Tuesday, February 17, 2009

The Ultimate Sandbox: Men & Magic Part 3

First off today, a little more about tempting monsters into service. The chart I referred to in the last post is actually very similar to the monster reaction table that gets used in later editions. I'm not sure if it gets put to that use in OD&D, but soon we'll know.

I love the idea that PCs can bribe monsters to work for them. It's yet another option that OD&D provides for working around combat, and another curveball that the players can throw at the DM. The best moments of the game for me are when the PCs don't follow the script...

This followed by a section on NPC loyalty, and I think rules like these are a must if you're going to have PCs with servants and retainers. Without something concrete, it's all just DM fiat as to when and if they decide to desert their master. DM fiat isn't always a bad thing, but in this case I prefer something a bit more solid.

Relatives: This might just be my favourite rules nugget from the original booklets. PCs can designate one relative who will inherit their stuff if they die, paying a 10% tax to the body that runs this service (the Adventurer's Guild in my case).

But then, to throw a typical Gygaxian spanner into the works, if the dead character returns he reclaims his gear (with a further 10% tax, of course!), and there is the possibility of the relative becoming an NPC and trying to wrest it back. I just wonder about the shenanigans that went on in Gygax's campaign to inspire these rules.

Basic Equipment: As noted before every PC gets 3d6x10 gold pieces to spend on whatever they want. The list is basic, but I hesitate to name anything genuinely essential that isn't on there. It's got weapons, it's got armor, horses, wagons and carts, ships, and general adventuring gear like rope and torches and the ubiquitous 10-foot pole.

It should be noted that the price of armor here is very cheap compared to later editions of AD&D. I can instigate a few wars to drive up the price of metal, but I have no problem with plate armor being available to level 1 PCs - when characters die at 0 hit points, they need all the help they can get.

There are two weapons available in CHAINMAIL that aren't in OD&D - the arquebus and the horsebow. I'm ruling that the arquebus isn't available in everyday situations, and can generally only be obtained through military means due to the scarcity of gunpowder. The horsebow is an artifact of horse nomad culture, and not found in the City of Greyhawk all that often.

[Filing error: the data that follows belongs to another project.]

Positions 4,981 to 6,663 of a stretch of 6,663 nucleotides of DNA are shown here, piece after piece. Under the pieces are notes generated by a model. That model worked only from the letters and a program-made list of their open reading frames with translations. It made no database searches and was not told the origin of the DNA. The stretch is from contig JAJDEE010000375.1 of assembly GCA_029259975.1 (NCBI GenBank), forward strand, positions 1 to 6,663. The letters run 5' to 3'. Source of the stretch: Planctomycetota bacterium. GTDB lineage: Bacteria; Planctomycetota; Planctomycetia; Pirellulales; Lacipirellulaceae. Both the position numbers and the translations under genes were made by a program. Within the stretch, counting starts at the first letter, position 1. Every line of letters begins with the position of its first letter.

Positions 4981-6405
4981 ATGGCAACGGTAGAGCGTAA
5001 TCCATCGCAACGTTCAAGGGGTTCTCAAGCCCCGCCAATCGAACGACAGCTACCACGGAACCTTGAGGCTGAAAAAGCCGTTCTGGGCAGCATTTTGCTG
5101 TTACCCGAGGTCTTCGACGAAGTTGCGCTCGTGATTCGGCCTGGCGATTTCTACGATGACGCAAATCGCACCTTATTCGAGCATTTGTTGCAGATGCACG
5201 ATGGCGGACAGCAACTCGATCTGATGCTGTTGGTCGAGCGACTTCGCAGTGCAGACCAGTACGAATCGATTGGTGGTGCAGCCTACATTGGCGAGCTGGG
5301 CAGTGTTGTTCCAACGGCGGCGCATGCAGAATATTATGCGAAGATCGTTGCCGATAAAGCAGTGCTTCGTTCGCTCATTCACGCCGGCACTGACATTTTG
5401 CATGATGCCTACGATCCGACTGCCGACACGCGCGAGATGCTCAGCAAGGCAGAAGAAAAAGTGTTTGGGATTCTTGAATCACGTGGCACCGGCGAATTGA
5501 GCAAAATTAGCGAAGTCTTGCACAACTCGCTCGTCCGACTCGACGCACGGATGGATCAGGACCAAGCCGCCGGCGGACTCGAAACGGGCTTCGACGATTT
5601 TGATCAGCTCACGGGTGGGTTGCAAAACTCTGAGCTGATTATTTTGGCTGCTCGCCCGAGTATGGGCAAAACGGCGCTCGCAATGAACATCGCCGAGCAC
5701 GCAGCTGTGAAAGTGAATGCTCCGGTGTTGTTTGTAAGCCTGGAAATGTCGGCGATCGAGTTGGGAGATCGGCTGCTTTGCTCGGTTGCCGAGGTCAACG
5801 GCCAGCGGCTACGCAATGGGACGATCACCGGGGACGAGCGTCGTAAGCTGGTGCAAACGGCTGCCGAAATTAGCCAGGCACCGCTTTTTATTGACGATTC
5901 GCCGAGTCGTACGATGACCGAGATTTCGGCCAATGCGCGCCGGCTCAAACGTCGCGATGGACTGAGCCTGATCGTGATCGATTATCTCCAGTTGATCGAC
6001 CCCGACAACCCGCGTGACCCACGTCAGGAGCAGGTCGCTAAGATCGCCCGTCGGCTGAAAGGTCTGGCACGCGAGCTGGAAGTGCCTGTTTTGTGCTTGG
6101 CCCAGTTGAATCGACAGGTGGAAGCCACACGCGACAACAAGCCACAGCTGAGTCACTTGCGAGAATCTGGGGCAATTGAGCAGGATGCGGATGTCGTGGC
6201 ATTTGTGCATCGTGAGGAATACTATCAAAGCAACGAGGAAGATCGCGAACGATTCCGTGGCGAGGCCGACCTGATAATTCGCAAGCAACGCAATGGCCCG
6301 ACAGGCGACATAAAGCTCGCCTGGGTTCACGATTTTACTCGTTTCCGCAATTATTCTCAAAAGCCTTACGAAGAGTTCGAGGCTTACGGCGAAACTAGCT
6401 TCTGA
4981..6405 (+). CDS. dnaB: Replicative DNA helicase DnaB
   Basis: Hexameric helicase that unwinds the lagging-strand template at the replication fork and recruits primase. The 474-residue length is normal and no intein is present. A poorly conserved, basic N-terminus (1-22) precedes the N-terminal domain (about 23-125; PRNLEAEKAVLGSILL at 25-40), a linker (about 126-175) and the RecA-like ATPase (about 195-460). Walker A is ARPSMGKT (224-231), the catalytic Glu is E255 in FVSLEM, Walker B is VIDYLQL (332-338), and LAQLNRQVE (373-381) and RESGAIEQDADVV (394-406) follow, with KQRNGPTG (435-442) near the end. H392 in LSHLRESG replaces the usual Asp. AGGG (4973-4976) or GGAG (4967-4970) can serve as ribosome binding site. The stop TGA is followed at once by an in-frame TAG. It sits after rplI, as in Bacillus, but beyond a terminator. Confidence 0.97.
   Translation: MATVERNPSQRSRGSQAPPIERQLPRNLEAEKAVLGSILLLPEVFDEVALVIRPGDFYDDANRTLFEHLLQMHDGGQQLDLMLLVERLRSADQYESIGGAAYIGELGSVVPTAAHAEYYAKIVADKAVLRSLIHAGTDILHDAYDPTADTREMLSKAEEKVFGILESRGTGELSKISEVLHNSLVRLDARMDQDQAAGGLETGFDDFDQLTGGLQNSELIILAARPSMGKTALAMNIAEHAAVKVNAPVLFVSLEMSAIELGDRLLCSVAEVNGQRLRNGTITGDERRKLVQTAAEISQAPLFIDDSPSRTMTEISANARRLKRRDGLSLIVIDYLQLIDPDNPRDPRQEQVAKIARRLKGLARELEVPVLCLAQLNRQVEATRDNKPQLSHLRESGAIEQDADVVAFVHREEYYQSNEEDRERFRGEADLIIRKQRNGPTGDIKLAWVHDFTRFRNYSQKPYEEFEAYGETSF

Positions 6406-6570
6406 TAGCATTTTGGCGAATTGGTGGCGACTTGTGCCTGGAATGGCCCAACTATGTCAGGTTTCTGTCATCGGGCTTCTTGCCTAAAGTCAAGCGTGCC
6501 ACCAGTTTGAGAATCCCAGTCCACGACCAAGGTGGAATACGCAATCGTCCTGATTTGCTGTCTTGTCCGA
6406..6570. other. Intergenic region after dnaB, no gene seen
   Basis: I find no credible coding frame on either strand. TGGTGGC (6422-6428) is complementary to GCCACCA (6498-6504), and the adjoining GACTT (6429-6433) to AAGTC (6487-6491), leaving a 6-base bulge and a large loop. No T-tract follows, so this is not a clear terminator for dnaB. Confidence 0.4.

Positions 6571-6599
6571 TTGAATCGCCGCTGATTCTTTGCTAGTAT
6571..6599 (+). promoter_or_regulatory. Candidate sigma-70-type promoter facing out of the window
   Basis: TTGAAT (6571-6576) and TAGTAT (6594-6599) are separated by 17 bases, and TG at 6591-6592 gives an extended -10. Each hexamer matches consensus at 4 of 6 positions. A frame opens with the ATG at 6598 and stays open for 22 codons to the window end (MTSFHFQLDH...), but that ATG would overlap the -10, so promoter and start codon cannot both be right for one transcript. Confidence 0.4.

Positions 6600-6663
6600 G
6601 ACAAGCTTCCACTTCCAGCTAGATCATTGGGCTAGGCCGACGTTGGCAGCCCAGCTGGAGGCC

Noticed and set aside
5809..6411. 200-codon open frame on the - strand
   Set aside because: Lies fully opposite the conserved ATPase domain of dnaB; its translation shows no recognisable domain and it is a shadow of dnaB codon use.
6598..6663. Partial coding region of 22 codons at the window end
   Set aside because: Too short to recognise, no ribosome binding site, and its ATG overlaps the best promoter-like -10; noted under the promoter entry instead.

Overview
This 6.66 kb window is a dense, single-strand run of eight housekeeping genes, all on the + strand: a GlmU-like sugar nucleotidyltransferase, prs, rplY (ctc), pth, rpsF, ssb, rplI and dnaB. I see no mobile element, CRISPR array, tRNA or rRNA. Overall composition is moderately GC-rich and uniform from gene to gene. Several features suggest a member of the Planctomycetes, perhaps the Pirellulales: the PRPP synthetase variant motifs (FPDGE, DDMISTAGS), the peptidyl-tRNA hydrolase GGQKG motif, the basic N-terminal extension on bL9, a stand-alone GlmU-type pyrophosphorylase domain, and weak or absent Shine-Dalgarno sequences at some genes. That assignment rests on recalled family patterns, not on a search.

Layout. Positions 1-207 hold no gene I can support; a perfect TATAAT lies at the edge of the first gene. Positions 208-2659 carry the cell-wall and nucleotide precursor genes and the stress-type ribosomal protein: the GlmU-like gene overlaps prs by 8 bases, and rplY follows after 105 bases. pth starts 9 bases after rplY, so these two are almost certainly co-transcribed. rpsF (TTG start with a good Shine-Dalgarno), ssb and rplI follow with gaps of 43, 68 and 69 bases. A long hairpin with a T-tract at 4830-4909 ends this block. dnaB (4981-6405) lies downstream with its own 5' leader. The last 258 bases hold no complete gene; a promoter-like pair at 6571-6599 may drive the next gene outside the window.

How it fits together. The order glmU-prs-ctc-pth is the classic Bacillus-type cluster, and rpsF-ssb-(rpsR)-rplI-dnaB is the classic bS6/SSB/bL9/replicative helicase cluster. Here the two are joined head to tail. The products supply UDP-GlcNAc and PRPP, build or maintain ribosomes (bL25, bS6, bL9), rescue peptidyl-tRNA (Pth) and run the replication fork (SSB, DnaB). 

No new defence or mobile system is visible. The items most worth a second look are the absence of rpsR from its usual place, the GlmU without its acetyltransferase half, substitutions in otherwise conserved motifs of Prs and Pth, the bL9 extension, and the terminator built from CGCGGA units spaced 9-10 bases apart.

It's also interesting to see Gary exercising some restraint, and having a single entry for pole arms. No Bohemian Earspoons yet, I'm afraid. Also, no quarterstaff, which is the only major thing I don't see available.

Encumberance: The section on encumberance is very basic, with just a list of sample weights, and the amount that is needed to slow down a character. Strength doesn't factor into things yet - every character has the same weight limits. The standard unit of weight is based on the gold piece, and as counter-intuitive as it seems I think it's brilliant. When the main aim of the game is to get into the dungeon and back out again with as much loot as you can carry, the math is a lot easier when measurements are based on coins.

There are a lot of rules like this in OD&D that are seemingly random and don't make much sense. The problem, I think, is that the majority of D&D gamers don't play the game in the same way that Gary did. The newer players were using D&D to simulate grand fantasy and heroic questing rather than the looting of ancient ruins. So, a lot of rules got lost in translation, because they didn't make sense with what people were doing with D&D. Played closer to Gary's vision, they seem a lot more sensible.

And now on to the various charts and tables for classes and advancement.

Levels and Number of Experience Points Necessary to Attain Them: Yep, why say something in two words when you could use ten? That's OD&D for you...

This is the old days, where every class had a different rate of advancement. I'm cool with that - when you have a system where the classes aren't rigorously balanced against each other, you need other factors to keep characters a bit more even. I do find it a bit odd that the Cleric advances quicker than everyone else, though - it's a powerful class. I guess it's that 'help from above' stuff again...

Every level has a title, as well - for instance, a first level Fighting Man is known as a Veteran, 5th level is a Swashbuckler, and 9th level is a Lord. I'll be using these as in-game titles used by the Adventurer's Guild - so when Bob the Fighter tells you he's a Superhero, you'll know that he's 8th level. (Mind you, I anticipate a lot of jokes when Clerics reach the title of Lama).

The levels shown only go up to 9th for Fighting Man, 11th for Magic-User, and 8th for Cleric, but there are no set limits - in OD&D, you can go as high as you want. (But not too high, or Gary will tell you you're playing wrong...)

Statistics Regarding Classes: These charts show the hit dice totals, fighting capability and spell progression for the three classes.

Hit dice is a prickly one in OD&D. Take this progression for the Fighting Man: 1+1, 2, 3, 4, 5+1, 6, etc. If a Fighting Man has 1d6+1 hit points at 1st level, and 2d6 hit points at second, where does the extra +1 go to?